To begin recovery, the ship is positioned so that
the mooring is about 500 meters from its starboard beam. I lower the transducer over the side and establish communication with the acoustic release, followed by sending a command that triggers the release to disconnect itself from the anchor. The float appears on the surface momentarily and when it’s close enough the deck crew throws a grappling hook to connect the winch line to the float. The mooring is recovered onto the ship in the same order as it was deployed, which takes about an hour per mooring. After successfully recovering the three hydrophones I took a quick nap but made sure to set my alarm as to not miss the late night snack: churros! The late night snack menu was adopted for the research cruise and was enjoyed by all.
We next began our trek south to the Ross Ice Shelf in hopes of recovering a 2-year-old KOPRI OBS (ocean bottom seismometer). The views, along with the cold, were breathtaking. After an unsuccessful search for the OBS, we made our way back north, but this time to the south side of the Drygalski. Here, the sea ice was the thickest we came across the whole trip and it was impressive to see (and hear, and feel) the Araon’s icebreaking capabilities. At the southern base of the Drygalski, another NIWA mooring was deployed and a few CTD casts located supercooled water, which is deep water that is colder than the surface freezing point and indicates melt water. During one of the CTD casts we also came across a group of curious emperor penguins that put on a great show for us.
As we made our way back through the sea ice and rounded the Drygalski, we were greeted at my mooring site again by open water as well as a beautiful sunset. Although “night” ops are quite cold to work through, we were treated with being able to see the moonrise and sunset simultaneously on opposite horizons. We also discovered the Araon deck’s hand warmer! The deployment of this triad went smoothly as well, and it will be valuable to have another year’s worth of data recorded at this site.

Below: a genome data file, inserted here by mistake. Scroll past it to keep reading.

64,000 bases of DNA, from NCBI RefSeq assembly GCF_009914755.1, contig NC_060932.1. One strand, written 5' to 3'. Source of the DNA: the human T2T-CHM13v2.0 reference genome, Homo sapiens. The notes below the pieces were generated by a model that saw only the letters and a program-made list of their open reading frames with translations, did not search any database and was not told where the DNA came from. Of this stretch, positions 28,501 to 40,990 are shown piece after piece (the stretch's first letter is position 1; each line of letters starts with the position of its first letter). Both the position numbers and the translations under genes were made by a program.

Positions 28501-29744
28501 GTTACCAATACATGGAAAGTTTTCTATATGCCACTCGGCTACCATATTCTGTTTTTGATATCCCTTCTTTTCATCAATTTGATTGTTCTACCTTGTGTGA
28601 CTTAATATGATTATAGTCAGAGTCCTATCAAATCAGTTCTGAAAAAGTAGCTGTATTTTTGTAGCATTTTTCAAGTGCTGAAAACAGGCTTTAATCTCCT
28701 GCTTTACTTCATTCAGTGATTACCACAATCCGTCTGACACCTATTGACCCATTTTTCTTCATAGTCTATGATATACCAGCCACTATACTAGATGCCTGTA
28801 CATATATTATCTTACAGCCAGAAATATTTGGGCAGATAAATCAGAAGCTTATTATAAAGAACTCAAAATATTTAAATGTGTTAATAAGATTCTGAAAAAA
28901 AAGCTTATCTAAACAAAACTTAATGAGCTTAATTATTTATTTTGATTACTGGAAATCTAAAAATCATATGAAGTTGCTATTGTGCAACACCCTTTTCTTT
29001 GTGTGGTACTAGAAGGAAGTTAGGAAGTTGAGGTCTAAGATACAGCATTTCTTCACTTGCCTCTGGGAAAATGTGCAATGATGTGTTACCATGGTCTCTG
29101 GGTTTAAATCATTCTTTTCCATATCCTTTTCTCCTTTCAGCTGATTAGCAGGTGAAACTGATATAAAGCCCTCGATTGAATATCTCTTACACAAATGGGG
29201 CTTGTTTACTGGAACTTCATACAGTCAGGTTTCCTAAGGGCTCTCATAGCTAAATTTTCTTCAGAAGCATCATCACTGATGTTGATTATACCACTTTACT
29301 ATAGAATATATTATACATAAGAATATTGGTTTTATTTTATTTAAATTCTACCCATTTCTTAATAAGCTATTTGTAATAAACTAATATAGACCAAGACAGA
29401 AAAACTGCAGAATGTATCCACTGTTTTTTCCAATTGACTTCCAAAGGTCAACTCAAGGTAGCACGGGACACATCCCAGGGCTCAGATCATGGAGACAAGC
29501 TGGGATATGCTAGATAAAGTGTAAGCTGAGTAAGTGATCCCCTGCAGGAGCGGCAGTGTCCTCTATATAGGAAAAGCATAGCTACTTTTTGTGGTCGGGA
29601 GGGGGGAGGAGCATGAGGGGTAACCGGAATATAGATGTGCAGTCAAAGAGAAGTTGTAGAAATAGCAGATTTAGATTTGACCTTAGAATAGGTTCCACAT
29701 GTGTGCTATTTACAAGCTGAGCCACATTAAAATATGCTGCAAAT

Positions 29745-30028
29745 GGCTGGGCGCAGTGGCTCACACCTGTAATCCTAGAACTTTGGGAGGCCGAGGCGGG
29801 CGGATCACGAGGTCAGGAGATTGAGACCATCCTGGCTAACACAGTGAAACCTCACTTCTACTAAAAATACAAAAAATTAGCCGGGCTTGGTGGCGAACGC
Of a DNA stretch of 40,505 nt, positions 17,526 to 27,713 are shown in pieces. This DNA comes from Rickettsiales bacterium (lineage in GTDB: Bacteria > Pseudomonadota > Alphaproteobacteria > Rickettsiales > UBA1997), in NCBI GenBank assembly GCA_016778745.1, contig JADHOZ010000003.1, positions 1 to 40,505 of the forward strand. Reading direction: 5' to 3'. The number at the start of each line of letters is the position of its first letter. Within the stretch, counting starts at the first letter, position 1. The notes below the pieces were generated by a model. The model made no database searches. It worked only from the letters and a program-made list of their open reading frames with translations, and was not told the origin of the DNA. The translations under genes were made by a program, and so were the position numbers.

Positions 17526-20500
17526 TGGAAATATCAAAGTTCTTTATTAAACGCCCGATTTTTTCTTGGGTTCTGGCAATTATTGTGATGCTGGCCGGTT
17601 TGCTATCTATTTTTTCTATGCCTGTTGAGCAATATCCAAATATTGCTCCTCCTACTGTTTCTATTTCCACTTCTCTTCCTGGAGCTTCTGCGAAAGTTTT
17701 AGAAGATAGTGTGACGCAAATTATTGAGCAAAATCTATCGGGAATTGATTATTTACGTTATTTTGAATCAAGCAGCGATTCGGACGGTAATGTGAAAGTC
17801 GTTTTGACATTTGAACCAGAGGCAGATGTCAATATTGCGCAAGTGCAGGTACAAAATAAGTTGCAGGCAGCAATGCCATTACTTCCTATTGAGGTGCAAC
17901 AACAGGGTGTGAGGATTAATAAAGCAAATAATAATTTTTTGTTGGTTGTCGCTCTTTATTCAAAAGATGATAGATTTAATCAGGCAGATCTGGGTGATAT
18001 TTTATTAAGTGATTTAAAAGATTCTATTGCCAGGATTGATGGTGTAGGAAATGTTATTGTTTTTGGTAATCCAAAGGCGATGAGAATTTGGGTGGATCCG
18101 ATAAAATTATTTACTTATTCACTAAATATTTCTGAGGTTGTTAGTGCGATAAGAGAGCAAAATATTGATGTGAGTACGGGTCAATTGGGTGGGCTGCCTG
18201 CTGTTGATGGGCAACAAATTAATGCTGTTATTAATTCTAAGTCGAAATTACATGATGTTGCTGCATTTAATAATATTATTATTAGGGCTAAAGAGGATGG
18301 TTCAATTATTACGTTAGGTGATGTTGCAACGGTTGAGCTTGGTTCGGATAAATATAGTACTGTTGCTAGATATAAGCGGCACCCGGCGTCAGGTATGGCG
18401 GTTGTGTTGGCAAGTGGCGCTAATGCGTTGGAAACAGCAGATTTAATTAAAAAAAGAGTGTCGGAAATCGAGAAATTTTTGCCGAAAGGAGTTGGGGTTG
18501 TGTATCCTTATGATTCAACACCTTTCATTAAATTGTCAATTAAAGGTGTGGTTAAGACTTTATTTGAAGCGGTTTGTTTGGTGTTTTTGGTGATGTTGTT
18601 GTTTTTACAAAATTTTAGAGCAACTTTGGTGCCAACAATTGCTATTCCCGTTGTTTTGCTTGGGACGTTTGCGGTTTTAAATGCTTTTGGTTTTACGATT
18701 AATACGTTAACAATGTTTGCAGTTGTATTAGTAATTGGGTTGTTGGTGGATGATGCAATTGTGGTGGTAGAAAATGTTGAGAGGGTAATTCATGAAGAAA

On the 14th we returned to the Nansen Ice Shelf for the final days of the research cruise. The Gavia AUV was sent on its last few dives and the next day we were bid farewell by the Nansen with 60-knot katabatic winds. On the 16th, a Thursday, we had our final night of Korean BBQ, which threw me off as I had been gauging which day of the week it was by Korean BBQ Saturdays! That night we arrived at Jang Bogo, where we spent two days bunkering and helicoptering people and cargo. It was great to welcome back the people we had dropped off last month to do land-based operations, as well as see new faces who had been stationed at Jang Bogo for the austral summer. We then made one more stop in Robertson Bay to recover some NIWA moorings and take in our last views of Antarctica before a week of ocean. We are now officially on our way home, and what an adventure it’s been. The departure is bittersweet, especially for us first-timers, but I am feeling extremely grateful to have been sent to this wild, beautiful continent. This past week was filled with stormy seas, cruise reports, packing, and the last few servings of Araon kimchi. I am looking forward to meeting the hydrophones back in Newport and finding out what they have recorded this past year in Terra Nova Bay. Stay tuned!